[] Clinical practicums are a major component of graduate nursing education. Can you briefly describe how the University of South Alabama handles clinical placements for online students? Can you elaborate on your experiences in your clinical practicum rotations and what were some key takeaways from your rotations that you feel helped you successfully make the transition from being a registered nurse to being a health care provider?

[Charla Watson, MSN, FNP-C] Once in the Master’s portion, you start your clinical rotations. Your clinical instructor has their own class and you report all pertinent paperwork and contracts so you can get approval for a site. USA does not help you find clinical sites and this is a downfall of the program. Luckily, my area had nurse practitioners and physicians who were more than happy to let me precept with them.

The clinical rotations are so important for your personal growth and knowledge so you can transfer to the advanced practice role efficiently. It really takes a lot of practice and exams to be comfortable with yourself and your patients. My favorite providers always would tell me little tips and tricks to help me along the way, and now it all makes sense. When you first start you never think you will remember everything, but repetition and seeing conditions multiple times in clinical really helps.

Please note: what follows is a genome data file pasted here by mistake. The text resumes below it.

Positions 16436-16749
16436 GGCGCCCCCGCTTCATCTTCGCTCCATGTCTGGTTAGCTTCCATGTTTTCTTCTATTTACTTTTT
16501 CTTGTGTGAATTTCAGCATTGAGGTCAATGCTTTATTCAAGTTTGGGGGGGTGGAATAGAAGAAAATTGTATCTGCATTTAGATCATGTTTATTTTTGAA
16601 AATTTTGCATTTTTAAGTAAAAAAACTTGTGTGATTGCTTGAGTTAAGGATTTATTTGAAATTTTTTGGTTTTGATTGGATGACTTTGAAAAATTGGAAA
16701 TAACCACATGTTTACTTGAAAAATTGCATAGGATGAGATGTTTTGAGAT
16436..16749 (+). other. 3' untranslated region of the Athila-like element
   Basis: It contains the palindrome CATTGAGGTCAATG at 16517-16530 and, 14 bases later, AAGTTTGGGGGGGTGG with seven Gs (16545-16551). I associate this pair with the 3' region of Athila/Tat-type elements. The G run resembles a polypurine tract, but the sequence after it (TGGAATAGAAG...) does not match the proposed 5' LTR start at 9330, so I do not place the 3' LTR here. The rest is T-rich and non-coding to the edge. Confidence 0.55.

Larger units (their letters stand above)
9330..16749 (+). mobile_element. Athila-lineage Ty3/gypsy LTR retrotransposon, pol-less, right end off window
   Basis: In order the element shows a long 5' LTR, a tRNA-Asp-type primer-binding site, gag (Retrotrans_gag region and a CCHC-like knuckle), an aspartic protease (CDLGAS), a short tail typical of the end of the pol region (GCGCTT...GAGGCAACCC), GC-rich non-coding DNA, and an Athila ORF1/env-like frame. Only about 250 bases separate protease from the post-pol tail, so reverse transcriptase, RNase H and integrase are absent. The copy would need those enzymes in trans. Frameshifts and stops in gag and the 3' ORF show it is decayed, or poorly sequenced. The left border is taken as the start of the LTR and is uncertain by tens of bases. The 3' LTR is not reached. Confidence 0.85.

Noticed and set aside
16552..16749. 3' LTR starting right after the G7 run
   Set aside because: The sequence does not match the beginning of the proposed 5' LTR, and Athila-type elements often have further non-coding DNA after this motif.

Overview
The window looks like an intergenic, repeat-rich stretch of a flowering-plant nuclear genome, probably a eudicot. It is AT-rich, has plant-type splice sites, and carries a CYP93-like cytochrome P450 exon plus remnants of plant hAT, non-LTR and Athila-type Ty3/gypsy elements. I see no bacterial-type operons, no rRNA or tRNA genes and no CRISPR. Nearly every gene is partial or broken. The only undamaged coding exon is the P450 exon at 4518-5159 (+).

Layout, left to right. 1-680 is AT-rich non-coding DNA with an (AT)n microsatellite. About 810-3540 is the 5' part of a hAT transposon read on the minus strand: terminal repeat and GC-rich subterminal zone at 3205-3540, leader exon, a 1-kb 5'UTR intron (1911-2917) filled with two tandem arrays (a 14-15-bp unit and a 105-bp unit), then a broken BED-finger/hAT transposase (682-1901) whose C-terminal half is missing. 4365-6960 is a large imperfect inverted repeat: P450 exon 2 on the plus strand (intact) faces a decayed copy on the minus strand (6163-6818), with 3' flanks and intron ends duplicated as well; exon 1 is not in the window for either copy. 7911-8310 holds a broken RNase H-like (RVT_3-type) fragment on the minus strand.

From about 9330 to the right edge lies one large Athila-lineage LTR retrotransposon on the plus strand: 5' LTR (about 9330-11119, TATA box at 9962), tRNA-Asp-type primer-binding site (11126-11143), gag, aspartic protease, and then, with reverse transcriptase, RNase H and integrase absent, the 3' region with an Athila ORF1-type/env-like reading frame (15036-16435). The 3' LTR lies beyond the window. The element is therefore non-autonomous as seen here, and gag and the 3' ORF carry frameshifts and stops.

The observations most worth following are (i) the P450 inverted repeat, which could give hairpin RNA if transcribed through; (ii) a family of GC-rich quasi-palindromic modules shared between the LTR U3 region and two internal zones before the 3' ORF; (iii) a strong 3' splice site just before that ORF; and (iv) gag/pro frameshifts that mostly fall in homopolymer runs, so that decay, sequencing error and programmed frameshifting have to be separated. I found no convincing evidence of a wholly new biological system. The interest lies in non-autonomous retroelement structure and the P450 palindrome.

If I was fixing to start this program, I would definitely get verbal agreements with clinics to do your clinicals at BEFORE you start the school portion. Some people had to quit and postpone their degree because they didn’t have sites.

[] What advice would you give students just starting USA’s online MSN program? More broadly, what advice would you give students who are just starting or considering an online MSN program, whether it be at the University of South Alabama or another institution?

[Charla Watson, MSN, FNP-C] As mentioned before, I would find my clinical sites for primary care, internal medicine, pediatrics, and OBGYN. I would also get the fastest internet available for your area and get a laptop primarily for school only. The faculty get paid to teach you so make sure you email, call, video chat if you are having problems with the format and material until you learn what works best for you.

Another helpful thing would be to find someone in your area that you can hold accountable and study together. Having someone understand what you’re going through in a graduate program is really nice. For clinicals, I would also recommended keeping a notepad handy to write down vital information like disorders and treatments.

Thank you, Ms. Watson, for participating in our alumni interview series, and sharing your experience as an online FNP student!

About the Author: Jake Ravani is an Editor at, and has been writing about educational trends and online degree programs since 2010. He earned his BA in English from UC Santa Cruz.